Foreign investors double-crossed by labour shortage in Vietnam?

09:01 | 23/01/2019
Continuously expanding foreign businesses and the wave of foreign investors relocating from China may make the chronic shortage of skilled workers more dire in Vietnam.  
foreign investors double crossed by labour shortage in vietnam
Hiring skilled workers remains a significant challenge for recruiters in Vietnam

This concern was expressed in Navigos Group’s latest report on middle- and high-level personnel demand in 2018’s fourth quarter. Accordingly, the Vietnamese labour market has seen significant impacts from free trade agreements (FTAs) and foreign investment capital in late 2018.

The report also revealed that along with the wave of investment movement from China, the expansion of business-scale of foreign-invested enterprises (FIEs) in northern Haiphong city and Bac Ninh provinces are increasing demand on local midde- and high-level personnel for positions like factory managers, office managers, and assistants.

In fact, the shortage of high-end personnel is not a new thing in Vietnam. According to the General Statistic Office of Vietnam’s (GSO) latest survey of Vietnamese workers, the number of non-skilled labourers still accounted for 77 per cent of the total labour force, while university graduates only accounted for less than 10 per cent.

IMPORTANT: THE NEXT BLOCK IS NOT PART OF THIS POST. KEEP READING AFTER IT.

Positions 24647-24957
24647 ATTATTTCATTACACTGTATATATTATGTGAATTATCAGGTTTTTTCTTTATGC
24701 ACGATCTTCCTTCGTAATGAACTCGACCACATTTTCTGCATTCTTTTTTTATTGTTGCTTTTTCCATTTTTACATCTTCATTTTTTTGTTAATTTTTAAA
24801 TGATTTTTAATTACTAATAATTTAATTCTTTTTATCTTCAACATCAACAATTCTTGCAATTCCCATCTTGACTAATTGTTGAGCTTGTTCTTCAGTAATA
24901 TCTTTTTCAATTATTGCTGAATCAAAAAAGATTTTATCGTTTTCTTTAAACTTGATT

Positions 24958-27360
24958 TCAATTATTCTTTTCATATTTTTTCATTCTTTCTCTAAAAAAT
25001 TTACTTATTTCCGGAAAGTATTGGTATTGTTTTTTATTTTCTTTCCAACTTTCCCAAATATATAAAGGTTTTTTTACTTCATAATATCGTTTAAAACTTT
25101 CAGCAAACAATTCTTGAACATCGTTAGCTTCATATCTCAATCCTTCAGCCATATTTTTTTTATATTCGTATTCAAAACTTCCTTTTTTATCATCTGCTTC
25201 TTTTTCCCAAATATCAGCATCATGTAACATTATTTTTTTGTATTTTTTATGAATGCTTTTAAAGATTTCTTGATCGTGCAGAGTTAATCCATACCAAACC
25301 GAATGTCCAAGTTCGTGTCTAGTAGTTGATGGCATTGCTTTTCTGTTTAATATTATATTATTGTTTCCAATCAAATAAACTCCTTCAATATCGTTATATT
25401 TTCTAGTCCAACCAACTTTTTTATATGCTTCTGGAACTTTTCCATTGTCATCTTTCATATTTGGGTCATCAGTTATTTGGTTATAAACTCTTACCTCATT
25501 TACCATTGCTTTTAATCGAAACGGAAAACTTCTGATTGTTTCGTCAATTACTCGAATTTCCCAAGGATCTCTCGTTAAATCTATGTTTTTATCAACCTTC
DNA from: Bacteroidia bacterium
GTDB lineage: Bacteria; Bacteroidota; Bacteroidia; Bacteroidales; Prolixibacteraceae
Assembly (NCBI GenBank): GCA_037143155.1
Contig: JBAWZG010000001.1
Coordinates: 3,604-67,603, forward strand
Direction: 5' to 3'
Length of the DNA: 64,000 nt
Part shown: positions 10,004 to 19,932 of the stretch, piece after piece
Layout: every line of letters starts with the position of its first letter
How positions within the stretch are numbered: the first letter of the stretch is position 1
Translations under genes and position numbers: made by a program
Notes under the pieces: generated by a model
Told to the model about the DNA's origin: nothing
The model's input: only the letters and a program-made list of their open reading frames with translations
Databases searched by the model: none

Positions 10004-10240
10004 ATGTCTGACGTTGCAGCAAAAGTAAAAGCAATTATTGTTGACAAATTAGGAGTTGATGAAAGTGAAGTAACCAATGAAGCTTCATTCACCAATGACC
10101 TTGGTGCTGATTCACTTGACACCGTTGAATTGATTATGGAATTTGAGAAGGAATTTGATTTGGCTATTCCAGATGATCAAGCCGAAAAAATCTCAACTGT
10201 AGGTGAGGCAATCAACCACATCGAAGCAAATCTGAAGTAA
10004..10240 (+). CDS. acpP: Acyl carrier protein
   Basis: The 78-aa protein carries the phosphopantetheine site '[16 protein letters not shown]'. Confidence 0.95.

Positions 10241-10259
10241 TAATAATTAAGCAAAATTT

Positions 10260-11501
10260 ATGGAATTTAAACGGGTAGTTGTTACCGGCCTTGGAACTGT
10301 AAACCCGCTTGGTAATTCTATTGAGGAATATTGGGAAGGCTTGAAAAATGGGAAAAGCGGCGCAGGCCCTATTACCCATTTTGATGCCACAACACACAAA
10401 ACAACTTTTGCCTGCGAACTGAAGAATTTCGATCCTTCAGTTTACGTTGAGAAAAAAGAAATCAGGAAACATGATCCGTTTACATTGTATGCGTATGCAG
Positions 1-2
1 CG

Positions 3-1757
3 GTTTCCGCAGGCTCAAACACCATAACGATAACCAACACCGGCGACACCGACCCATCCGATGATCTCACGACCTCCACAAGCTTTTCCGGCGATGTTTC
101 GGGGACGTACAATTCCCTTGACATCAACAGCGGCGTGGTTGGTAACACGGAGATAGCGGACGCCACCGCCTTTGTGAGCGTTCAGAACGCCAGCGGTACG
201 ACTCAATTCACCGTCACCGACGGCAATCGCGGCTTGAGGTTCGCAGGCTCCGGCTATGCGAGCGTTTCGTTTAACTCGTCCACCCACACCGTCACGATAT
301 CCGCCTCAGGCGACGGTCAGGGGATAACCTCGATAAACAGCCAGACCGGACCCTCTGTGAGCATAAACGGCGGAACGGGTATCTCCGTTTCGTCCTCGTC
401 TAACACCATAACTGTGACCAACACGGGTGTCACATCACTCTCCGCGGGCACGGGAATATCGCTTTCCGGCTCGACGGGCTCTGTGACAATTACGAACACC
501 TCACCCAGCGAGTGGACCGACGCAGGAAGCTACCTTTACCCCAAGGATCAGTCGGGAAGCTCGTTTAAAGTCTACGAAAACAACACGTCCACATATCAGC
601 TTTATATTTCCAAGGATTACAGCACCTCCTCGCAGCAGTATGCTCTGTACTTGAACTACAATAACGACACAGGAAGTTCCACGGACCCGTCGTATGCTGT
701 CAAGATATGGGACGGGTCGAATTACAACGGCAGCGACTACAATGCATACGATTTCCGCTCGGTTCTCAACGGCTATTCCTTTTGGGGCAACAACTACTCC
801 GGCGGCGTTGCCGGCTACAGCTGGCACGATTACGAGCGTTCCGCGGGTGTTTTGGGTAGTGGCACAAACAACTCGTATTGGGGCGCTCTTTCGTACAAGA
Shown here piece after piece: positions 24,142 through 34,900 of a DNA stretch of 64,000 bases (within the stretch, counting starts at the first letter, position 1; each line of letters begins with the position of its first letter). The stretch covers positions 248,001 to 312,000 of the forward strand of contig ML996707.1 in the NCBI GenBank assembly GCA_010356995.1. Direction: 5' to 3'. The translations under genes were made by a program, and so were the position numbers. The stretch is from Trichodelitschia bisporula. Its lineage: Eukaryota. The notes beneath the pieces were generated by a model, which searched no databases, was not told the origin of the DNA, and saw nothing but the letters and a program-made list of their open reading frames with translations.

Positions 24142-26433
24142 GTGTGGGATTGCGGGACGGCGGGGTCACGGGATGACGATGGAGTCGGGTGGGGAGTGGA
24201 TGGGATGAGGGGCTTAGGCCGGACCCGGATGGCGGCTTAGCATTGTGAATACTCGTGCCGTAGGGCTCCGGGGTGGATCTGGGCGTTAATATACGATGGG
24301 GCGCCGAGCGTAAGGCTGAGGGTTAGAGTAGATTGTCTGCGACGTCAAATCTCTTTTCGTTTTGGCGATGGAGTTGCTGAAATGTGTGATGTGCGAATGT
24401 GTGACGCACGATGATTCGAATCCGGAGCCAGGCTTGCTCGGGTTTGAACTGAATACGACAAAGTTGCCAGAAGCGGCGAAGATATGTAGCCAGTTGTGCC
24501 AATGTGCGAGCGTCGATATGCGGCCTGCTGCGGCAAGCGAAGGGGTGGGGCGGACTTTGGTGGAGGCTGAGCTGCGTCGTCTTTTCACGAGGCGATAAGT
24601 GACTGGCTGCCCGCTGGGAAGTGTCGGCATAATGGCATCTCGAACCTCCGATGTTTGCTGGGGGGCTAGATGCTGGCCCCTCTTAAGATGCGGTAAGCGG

It could be said that the movement trend of investors in China both boost improving Vietnamese labourer quality and set challenges for the firms to run business in Vietnam. The challenges will be bigger with electronic firms, which require labourers with huge demand on high-skilled labourers.

Discussing the issue with VIR, Nguyen Phuong Mai, managing director of Navigos Search, a company specialised in middle- and high-skilled recruitment under Navigos Group, said that although the majority of Vietnamese labourers are in the golden age, they have yet to meet the demands of recruiters. Their findings stated that many recruiters in Vietnam are facing difficulties to hire high-skilled labourers.

In fact, many firms have begun planning relocating from China since late last year. In October, GoerJek – a Chinese firm assembling Apple’s wireless earphones (AirPods) – has just notified its suppliers about its plan to transfer production and business operations to Vietnam.

Similarly, Nikkei stated that despite already running an iPhone earphone manufacturing facility in northern Vietnam, the firm still intends to run away from China due to the risk of suffering damage from the US-China trade war.

In addition to GoerJek, other Apple assembly manufacturers also have similar intentions. Specifically, Cheng Uei, a Taiwanese firm specialised in manufacturing connecting wires and charger equipment for iPhones, and Petragon, the second largest iPhone assembly firm only behind Foxconn, has just revealed plans to transfer manufacturing lines to Taiwan or Southeast Asian countries like Vietnam, Thailand, and the Philippines.

Previously, Taiwan-based Delta Electronics, which specialises in supplying components for iPhones and Macbooks, stated that the firm will focus on its subsidiary's business in Thailand, then expand to India and Slovakia.

By Van Anh

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